One of the most fascinating bodies of water in the world is the Caspian Sea. This sea’s distinctiveness is very remarkable. It has a fascinating history in addition to being home to a wide variety of marine species. However, there have been territorial conflicts with the nations that border the Caspian Sea. There are several explanations for this, among them being the sea’s abundant supply of natural gas and oil, which is quite profitable for a nation. The Caspian Sea has boosted the economies of many nations and made sure that the rich and famous receive their prized caviar.
However, the query we pose to ourselves is: Which nations border the Caspian Sea? Now, let’s examine the five nations that encircle the sea and discuss each one’s claims to it in further detail.
With 884 miles of shoreline, Kazakhstan possesses the most of the 3,000 miles of Caspian coastline. The nation’s shoreline is home to popular tourist spots and seaside hotels. The neighbouring nations have profited from the estimated 3.4 billion long tonnes of oil and 88 billion cubic feet of gas that are believed to be present in the Caspian Sea. Even though Kazakhstan only maintains three refineries on its territory, the nation has six billion long tonnes of oil resources in addition to the Caspian Sea. Kazakhstan’s maritime boundaries with neighbouring nations are guarded by naval vessels as well.
Turkmenistan is the nation having the second-longest Caspian coastline. In addition to housing military vessels in the Caspian seas, Iran possesses a number of offshore oil reserves. An agreement to build an oil field along the borders of both countries in the Caspian Sea was signed in 2021 by Turkmenistan and Azerbaijan. There are 60 million tonnes of oil and reserves in the combined oil field. The tourist area of Awaza was also established by Turkmenistan. Although increasing tourism along the Caspian coast was the intention, the number of visitors has not changed significantly. Additionally, ships connect Turkmenistan’s cities with those of the neighbouring nations.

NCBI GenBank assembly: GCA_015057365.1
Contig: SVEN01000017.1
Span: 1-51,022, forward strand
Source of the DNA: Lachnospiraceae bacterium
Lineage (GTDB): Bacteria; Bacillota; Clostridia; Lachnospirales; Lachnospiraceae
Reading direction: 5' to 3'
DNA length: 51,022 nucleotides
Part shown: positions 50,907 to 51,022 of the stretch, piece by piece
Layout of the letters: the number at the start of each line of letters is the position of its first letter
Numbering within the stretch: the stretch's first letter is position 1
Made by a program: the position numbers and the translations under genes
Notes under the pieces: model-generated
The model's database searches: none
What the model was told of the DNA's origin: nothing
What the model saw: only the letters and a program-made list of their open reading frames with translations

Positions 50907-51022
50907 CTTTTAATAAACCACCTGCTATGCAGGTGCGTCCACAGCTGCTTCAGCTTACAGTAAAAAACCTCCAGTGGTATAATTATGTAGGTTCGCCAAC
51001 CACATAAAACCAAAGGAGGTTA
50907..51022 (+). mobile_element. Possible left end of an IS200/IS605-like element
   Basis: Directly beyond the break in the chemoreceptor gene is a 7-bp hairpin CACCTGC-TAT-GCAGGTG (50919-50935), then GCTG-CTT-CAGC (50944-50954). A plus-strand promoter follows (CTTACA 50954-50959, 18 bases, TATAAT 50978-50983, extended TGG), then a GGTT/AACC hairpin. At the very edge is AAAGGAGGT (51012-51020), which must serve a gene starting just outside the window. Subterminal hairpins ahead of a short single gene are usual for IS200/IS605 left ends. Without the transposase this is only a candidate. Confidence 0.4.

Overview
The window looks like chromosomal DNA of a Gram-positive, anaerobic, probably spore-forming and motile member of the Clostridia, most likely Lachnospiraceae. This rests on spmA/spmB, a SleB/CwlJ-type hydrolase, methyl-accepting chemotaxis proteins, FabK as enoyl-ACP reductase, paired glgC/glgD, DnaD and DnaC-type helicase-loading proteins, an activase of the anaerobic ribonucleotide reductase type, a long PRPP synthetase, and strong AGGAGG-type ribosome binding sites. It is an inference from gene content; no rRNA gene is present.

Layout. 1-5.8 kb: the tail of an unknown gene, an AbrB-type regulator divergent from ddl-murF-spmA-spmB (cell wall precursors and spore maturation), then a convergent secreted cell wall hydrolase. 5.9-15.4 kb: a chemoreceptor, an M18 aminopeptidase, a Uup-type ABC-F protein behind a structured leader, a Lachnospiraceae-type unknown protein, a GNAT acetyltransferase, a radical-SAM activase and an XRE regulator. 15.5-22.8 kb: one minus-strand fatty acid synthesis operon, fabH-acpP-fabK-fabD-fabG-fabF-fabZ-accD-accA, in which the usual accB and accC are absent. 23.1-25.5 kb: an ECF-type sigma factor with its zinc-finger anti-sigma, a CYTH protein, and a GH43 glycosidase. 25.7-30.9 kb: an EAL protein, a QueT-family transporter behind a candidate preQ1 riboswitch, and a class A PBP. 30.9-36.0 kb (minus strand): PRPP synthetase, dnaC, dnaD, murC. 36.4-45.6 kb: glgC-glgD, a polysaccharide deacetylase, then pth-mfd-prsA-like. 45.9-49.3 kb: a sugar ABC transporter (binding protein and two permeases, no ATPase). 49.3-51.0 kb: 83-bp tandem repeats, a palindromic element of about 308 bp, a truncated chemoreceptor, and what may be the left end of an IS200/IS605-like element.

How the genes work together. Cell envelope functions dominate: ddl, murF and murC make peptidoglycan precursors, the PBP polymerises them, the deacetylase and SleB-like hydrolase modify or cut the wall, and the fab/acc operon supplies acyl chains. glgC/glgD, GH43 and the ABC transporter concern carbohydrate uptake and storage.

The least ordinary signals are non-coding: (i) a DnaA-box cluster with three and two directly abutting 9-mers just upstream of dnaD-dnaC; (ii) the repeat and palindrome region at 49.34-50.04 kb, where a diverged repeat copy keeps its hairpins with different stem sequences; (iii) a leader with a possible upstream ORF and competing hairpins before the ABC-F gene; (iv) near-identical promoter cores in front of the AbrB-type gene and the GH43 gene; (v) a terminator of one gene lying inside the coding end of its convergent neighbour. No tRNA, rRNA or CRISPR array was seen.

Of the five countries bordering the sea, Azerbaijan, which is situated in the southern Caucasus area, has the third-longest Caspian coastline. Every river and lake in the nation empties into the Caspian Sea, which is a part of its basin. Azerbaijan has abundant natural gas and oil resources. Moreover, the nation possesses almost 20% of the oil resources in the Caspian Sea. Of course, this has had a negative environmental impact on the sea. Azerbaijan is the starting point of various pipelines that transport oil from the Caspian Sea to other nations. Finally, Azerbaijan has made marketing investments to promote the nation and its Caspian shoreline to travellers.
Russia, one of the biggest nations on earth, has hundreds of kilometres of coastline that borders the Caspian Sea. But a large portion of its economy is dependent on the Caspian Sea’s abundant natural gas and oil reserves, as well as the production of caviare. In the world’s caviar production rankings, Russia is among the top producers. A number of oil fields are also dispersed over the nation’s portion of the ocean. Despite being severely damaged in terms of tourism due to the Russia-Ukraine War, the nation’s Caspian Sea coastline has long offered visitors beautiful beaches and exciting water sports.
Iran borders the Caspian Sea to the north. Caspian Hyrcanian woodlands close to the Caspian Sea’s coast define the topography of this part of the nation. This results in a breathtaking landscape that is simple for travellers to adore. Additionally, the Caspian coast of Iran offers lucrative tourist. Iran has no significant offshore oil fields, although it does have gas fields on the Caspian Sea. The nation’s marine industry produces a significant amount of caviar.
These are the five nations that border the Caspian Sea, so there you have it. Each of the nations encircling this lovely water is unique. They have resolved their disagreements notwithstanding their prior arguments. This has made sure that financial issues such as oil drilling and the manufacturing of caviare are dispersed and shared as efficiently as feasible. Being more ecologically friendly is the most important issue they need to cooperate on in order for the Caspian Sea to flourish.